Project Santa: COVID-19 throws family into prolonged struggle with jobs, health concerns: The Cobb family turned a corner in March, moving into a new house in east Tulsa to make more room for the family of nine. But three weeks later, like much of the world, the wheels came off. “We moved in March 1,” William Cobb said. “And March 20, I lost my job.” [Tulsa World]

Economy & Business News

Servers talk about what working at a restaurant has been like during a pandemic: The restaurant industry is one of the most affected businesses of the pandemic and one of the most visible. Tulsa World staff photographer Mike Simons took some time and started meeting servers to see what life has been like. [Photo Gallery / Tulsa World]

Education News

Tulsa school board moves back start of ‘tiered’ return to in-person learning to late January: The Tulsa Public Schools Board of Education on Monday approved Superintendent Deborah Gist’s recommendation for a “tiered shift” back to in-person learning beginning in late January, a plan Gist told parents would be “dependent on current COVID-19 health data and levels of community spread” at that time. [Tulsa World]

  • Enid Public Schools will return to school next semester with new COVID-19 plan [Enid News & Eagle]
  • McAlester school board takes COVID-19 precautions [Enid News & Eagle]

Attendance policies for many Oklahoma schools don’t require students to be present for virtual classes: Federally-mandated state testing is still scheduled for the end of the school year, and experts predict test scores will be lower than in the past due to a year of disrupted learning. That could complicate how schools decide to advance students to the next grade, as state exam results are among the criteria they consider. Data from school districts is usually a vital window into student performance. But when Big If True asked 15 Oklahoma school districts for data on this semester, most didn’t provide the information. [Big If True]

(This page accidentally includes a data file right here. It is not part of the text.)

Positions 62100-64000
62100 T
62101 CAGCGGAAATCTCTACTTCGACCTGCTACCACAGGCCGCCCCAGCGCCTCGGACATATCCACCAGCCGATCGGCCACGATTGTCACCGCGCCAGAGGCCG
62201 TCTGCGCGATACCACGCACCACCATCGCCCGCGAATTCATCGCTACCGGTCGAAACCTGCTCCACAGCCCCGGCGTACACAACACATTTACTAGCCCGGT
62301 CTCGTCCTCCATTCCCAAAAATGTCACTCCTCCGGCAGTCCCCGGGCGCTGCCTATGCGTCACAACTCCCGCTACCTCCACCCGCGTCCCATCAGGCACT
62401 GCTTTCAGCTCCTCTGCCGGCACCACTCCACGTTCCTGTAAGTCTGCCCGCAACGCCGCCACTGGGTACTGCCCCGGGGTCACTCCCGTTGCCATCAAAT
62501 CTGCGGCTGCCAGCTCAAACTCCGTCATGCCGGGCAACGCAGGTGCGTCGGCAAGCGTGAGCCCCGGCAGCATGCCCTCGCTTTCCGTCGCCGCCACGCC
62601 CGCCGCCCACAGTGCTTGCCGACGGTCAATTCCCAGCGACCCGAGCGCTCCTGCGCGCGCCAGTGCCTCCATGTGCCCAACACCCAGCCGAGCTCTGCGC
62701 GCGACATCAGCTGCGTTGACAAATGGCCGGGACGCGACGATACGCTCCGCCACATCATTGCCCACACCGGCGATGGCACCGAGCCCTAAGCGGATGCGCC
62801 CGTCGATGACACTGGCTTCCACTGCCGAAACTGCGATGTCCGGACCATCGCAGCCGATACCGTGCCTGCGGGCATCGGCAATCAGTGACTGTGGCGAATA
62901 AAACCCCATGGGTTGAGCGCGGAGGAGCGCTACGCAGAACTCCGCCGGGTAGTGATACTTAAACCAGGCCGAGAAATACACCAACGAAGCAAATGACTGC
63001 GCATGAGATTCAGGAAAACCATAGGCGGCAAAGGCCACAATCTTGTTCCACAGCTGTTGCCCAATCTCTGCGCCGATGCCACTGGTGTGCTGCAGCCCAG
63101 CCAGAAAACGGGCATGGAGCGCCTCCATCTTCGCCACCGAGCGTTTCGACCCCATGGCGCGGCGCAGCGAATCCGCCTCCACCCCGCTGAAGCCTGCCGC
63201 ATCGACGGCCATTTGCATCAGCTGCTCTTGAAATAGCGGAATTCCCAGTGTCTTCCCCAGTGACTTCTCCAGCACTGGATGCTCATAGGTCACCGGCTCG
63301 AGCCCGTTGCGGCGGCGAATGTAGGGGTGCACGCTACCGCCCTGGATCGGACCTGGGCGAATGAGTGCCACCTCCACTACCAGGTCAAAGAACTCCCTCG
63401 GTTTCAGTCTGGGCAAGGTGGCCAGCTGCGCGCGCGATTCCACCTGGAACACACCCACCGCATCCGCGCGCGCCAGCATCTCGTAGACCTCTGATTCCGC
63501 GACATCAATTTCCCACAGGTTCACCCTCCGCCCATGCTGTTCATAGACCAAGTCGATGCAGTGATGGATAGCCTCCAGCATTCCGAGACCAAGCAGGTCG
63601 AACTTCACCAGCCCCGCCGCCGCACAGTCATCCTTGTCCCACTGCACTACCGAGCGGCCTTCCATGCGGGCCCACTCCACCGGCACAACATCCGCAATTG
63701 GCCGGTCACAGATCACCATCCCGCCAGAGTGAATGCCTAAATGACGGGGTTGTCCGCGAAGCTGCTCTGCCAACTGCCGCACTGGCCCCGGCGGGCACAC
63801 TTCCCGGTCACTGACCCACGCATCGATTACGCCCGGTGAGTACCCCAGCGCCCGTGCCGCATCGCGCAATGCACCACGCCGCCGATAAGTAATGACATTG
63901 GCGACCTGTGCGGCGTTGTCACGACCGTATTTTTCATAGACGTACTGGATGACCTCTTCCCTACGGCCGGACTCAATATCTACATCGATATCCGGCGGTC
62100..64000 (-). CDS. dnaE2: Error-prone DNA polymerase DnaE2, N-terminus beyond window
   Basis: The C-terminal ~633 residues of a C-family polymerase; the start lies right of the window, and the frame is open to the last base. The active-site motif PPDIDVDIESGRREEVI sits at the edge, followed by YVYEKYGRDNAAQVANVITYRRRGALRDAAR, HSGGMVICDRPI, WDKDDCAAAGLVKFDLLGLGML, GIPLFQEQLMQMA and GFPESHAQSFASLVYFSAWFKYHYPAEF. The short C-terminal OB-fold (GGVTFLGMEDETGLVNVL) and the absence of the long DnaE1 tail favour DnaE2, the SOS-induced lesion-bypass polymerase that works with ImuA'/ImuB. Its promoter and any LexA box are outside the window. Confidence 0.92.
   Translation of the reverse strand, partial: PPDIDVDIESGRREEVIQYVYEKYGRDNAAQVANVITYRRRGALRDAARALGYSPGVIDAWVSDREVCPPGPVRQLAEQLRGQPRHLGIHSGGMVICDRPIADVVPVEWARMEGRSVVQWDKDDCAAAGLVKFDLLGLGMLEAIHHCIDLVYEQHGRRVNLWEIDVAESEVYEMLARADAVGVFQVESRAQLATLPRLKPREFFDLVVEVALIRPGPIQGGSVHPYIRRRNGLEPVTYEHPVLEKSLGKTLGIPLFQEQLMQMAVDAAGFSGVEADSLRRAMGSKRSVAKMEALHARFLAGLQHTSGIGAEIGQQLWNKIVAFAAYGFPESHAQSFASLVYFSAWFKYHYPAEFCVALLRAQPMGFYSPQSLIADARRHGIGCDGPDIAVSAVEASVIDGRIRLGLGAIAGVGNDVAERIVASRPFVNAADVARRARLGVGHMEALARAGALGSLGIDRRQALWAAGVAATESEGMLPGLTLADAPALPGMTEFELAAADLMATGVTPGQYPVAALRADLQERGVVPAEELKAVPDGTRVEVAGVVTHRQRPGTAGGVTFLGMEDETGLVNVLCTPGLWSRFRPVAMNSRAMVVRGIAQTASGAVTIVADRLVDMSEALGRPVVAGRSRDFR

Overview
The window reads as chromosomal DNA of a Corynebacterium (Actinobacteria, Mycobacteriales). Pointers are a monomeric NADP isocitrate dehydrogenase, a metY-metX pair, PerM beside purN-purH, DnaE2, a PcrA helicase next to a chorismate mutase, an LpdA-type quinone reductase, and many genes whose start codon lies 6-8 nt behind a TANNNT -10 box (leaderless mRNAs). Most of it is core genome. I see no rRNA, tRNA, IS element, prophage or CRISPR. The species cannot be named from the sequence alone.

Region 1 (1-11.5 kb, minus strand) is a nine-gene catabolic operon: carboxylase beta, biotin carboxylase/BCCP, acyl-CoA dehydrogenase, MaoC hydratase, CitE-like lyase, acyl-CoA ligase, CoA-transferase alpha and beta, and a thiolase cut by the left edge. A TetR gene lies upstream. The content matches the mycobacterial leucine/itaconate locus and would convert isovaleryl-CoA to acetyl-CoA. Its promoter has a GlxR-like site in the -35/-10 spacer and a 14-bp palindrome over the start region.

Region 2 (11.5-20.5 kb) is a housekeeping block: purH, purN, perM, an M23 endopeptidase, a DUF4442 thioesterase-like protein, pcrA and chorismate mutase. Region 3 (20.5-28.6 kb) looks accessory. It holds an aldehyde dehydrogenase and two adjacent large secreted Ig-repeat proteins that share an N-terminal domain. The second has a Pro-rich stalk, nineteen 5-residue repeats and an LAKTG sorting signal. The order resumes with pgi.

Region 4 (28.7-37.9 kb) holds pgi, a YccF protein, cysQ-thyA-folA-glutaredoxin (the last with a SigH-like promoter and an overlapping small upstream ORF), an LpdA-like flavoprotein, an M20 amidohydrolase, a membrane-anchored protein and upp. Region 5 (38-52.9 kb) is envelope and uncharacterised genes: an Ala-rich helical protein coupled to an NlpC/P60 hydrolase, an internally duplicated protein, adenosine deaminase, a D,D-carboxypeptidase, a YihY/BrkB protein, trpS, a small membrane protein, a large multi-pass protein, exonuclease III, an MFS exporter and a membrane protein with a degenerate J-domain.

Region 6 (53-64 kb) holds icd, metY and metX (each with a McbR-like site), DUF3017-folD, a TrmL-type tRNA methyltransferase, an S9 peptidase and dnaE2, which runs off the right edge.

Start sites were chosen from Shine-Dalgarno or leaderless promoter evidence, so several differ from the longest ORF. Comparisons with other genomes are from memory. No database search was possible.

Oklahoma Local News

  • Merger of two large OKC marketing firms scrapped [The Oklahoman]
  • Cox Center transformation into Prairie Surf Studios requires more than new signage [The Oklahoman]
  • Tulsa County allocates $1.2 million in CARES funds for firefighter overtime [Tulsa World]
  • Lawton Council to look at amendments to mask ordinance [The Lawton Consitution]

Quote of the Day

“Every child in Oklahoma deserves to have their basic needs met, yet the latest KIDS COUNT® report clearly shows Oklahoma families are facing unimaginable choices as they care for their loved ones.”

-Ahniwake Rose, Executive Director of the Oklahoma Policy Institute, speaking about a new KIDS COUNT® report released Tuesday [OK Policy]

Number of the Day


Number of children in Oklahoma who live in extreme poverty, which is below 50 percent of the federal poverty level. 

[Source: KIDS COUNT]

See previous Numbers of the Day here.

Policy Note

Kids, Families and COVID-19: Pandemic Pain Points and the Urgent Need to Respond: The COVID-19 pandemic has caused widespread economic damage and isolated families in unprecedented ways. Parents have had to juggle both educating and caring for their children and millions of Americans have lost not just their jobs, but their sense stability, source of income and health care. To succeed now and after the pandemic, families must have good health, both physical and mental, and the health care to maintain it. They must also have food and the money to buy it; safe, stable housing and communities; education and the means to access it; and quality child care so that parents can work. [KIDS COUNT]

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Jessica joined OK Policy as a Communications Associate in January 2018. A Mexican immigrant, she was a Clara Luper Scholar at Oklahoma City University where she obtained a B.A. in Political Science and Philosophy. Prior to joining OK Policy, Jessica worked at a digital marketing agency in Oklahoma City. She is an alumna of both the National Education for Women (N.E.W.) Leadership Institute (2013) and OK Policy's Summer Policy Institute (2015). In addition to her role at OK Policy, Jessica serves as a board member for Dream Action Oklahoma in OKC and communications director for Dream Alliance Oklahoma in Tulsa.